Are You In A Slump

Are You In A Slump? Here’s How to Re-Build Momentum.

Here's How to Re-Build Momentum if You Are in a Slump.

Being in a slump is not a sign of weakness. It can happen to even the most motivated individuals. While this is not a dangerous situation, it’s one that needs immediate attention.
If you stay in a slump for too long, inertia will set in and it’ll be a Herculean task to get started. The good news is that no matter how deep a slump you’re in, you can still claw your way back into the ‘land of the living’ and gain momentum.
This article will show you exactly how to do it…

• Why do people get into a slump?
depressionDepression, a feeling of helplessness, stagnation rather than progress, failure and a myriad of external events can take a toll on peoples’ mindsets. They may feel like what they’re doing is not working – so they stop trying to make things work.
In their mind, they’re either ‘taking a break’ or they’ve given up.
Here’s the problem with being in a slump for too long…
Once you stop doing what you used to, you’ll feel a sense of melancholy and purposelessness. Most human beings only find happiness when they’re progressing.
However, if you allow a few setbacks to detract you from your goals and allow yourself to slip into a dull unproductive routine, you’ll only make things worse for yourself.
As each day goes by, you’ll replay and relive the unpleasant events of the past (which are weighing you down in your mind) and become more negative.
You’ll sink into the doldrums until you reach a state where nothing interests you and you just go about your day like a harmless zombie.
If you’re thinking of looking for motivation to help get you out of this situation… you’ll barking up the wrong tree and be setting yourself up for failure.

The fallacy of motivation
The truth about motivation is that contrary to popular belief, it is NOT a panacea to all ills that cause people to live below their full potential.
While motivational books, seminars, audios, etc. may have some positive effect on your mood and mindset, these effects are usually fleeting at best and generally do not work.
You cannot rely on motivation to get you out of a slump. Stop looking for the next self-help book or video that will miraculously turn your life around. No such miracle exists.

• How do you begin
How Do You BeginThe first and only step you need to take to get out of a slump will be a small action towards your goals. Action dispels fear and will help you break through inertia.
Action expresses priorities and infuses courage and hope in your heart. In most motivational movies, you’ll notice that it’s only when the hero stands up and starts moving do you feel the excitement of what’s to come.
Action ALWAYS comes FIRST!
Trying to feel ‘good’ before you get started is the wrong approach.
You need to act… you need to begin… and as you progress, you will feel good knowing that you’re doing something worthwhile.
When you’re feeling down, there’s absolutely no need to take huge steps. People often get this wrong.
If they’re in a slump, they think that they need to hit the gym for an hour. No no no… that’s unnecessary. All you need to do is go for a 10-minute walk. That’s it.
This small action will not seem intimidating and can be completed in 10 minutes. The same applies to any other task or activity that you’re supposed to be doing, but have shirked for days or weeks because of the slump.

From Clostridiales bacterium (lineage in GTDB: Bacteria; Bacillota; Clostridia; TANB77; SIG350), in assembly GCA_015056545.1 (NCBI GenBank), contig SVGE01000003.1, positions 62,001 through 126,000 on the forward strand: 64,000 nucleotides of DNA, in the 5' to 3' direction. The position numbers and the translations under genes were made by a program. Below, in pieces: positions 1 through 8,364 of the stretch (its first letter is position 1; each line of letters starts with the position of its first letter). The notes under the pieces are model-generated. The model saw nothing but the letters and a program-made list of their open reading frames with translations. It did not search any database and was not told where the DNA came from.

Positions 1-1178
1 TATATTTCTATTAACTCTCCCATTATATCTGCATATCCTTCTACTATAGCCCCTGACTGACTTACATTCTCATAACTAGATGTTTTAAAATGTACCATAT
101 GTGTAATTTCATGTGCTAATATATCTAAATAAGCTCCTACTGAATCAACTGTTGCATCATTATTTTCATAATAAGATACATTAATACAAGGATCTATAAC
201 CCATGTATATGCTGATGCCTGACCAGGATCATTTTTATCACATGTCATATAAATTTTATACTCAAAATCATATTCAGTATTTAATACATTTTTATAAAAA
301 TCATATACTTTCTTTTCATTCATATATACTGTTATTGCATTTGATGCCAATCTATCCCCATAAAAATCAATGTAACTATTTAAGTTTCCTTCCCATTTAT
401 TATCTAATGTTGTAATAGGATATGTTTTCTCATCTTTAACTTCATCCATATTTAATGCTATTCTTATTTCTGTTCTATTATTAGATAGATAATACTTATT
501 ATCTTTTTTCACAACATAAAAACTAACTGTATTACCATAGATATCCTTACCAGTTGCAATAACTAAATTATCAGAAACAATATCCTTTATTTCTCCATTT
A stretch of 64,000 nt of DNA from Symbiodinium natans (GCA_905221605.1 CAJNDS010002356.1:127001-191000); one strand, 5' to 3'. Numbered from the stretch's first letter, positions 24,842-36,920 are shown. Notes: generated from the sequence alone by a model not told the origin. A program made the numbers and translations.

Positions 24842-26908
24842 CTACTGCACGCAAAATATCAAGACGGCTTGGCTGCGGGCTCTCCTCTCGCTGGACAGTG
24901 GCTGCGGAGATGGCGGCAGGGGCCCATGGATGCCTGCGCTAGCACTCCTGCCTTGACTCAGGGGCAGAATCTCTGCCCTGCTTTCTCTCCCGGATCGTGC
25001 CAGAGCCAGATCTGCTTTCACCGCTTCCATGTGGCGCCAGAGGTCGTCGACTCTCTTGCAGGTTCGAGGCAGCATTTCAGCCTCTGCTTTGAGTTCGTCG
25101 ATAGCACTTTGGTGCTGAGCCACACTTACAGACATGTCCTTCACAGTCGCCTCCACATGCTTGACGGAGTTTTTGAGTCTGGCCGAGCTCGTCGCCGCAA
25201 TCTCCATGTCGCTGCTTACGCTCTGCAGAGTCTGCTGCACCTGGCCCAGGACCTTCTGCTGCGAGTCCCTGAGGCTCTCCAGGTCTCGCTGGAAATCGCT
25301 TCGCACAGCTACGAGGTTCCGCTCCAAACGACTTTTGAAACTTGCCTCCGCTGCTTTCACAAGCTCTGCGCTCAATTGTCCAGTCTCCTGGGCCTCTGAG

Like they say, “A man who moves a mountain begins by carrying away small stones.”
Start small and be consistent. That’s the key to building momentum.

• Focus on marginal gains daily
Once you get started, you should aim to do just a little bit more every single day. Coming out of a slump is akin to climbing out of a deep hole. You can’t jump out of it in a single leap like some circus flea.
You’ll need to climb slowly, inch by inch, as you claw your way up with your fingertips and leverage tiny footholds in any mental crevice you can find. It’s a tough process… and that’s why you need to approach it gradually and mindfully.
Like motivational guru, Jim Rohn, used to say, “Make measurable progress in reasonable time”.
So, aim for incremental improvement rather than sweeping overnight changes.

• Adopting the ‘Seinfeld technique’
CalendarComedian, Jerry Seinfeld, had a practice where he’d have a big wall calendar for the entire year and put a big red cross on each day whenever he completed his writing task for the day.
His only goal was to keep that snaking chain of crosses from breaking. Essentially, it was about doing the same task daily and relentlessly until it became a habit.
Similarly, when you’re trying to overcome a slump and prevent procrastination, you’ll need to repeat your positive habits daily without ‘breaking the chain’. Use Seinfeld’s technique and hold yourself accountable.
When you feel like you’re down in the dumps or in a funk, applying the pointers in this article will help you more than any self-help book or video ever will.
In fact, even if you forget most of what you read in this article and just remember to take small positive actions daily and incrementally. This will almost guarantee that you beat the slump and become productive in a matter of time.
It’s ALWAYS hardest at the beginning when you’re taking your first few actions… but the more actions you take, the more momentum you’ll gain and you’ll be unstoppable in no time at all.
So take your first step today.

“It is action that creates motivation.” – Steve Backley

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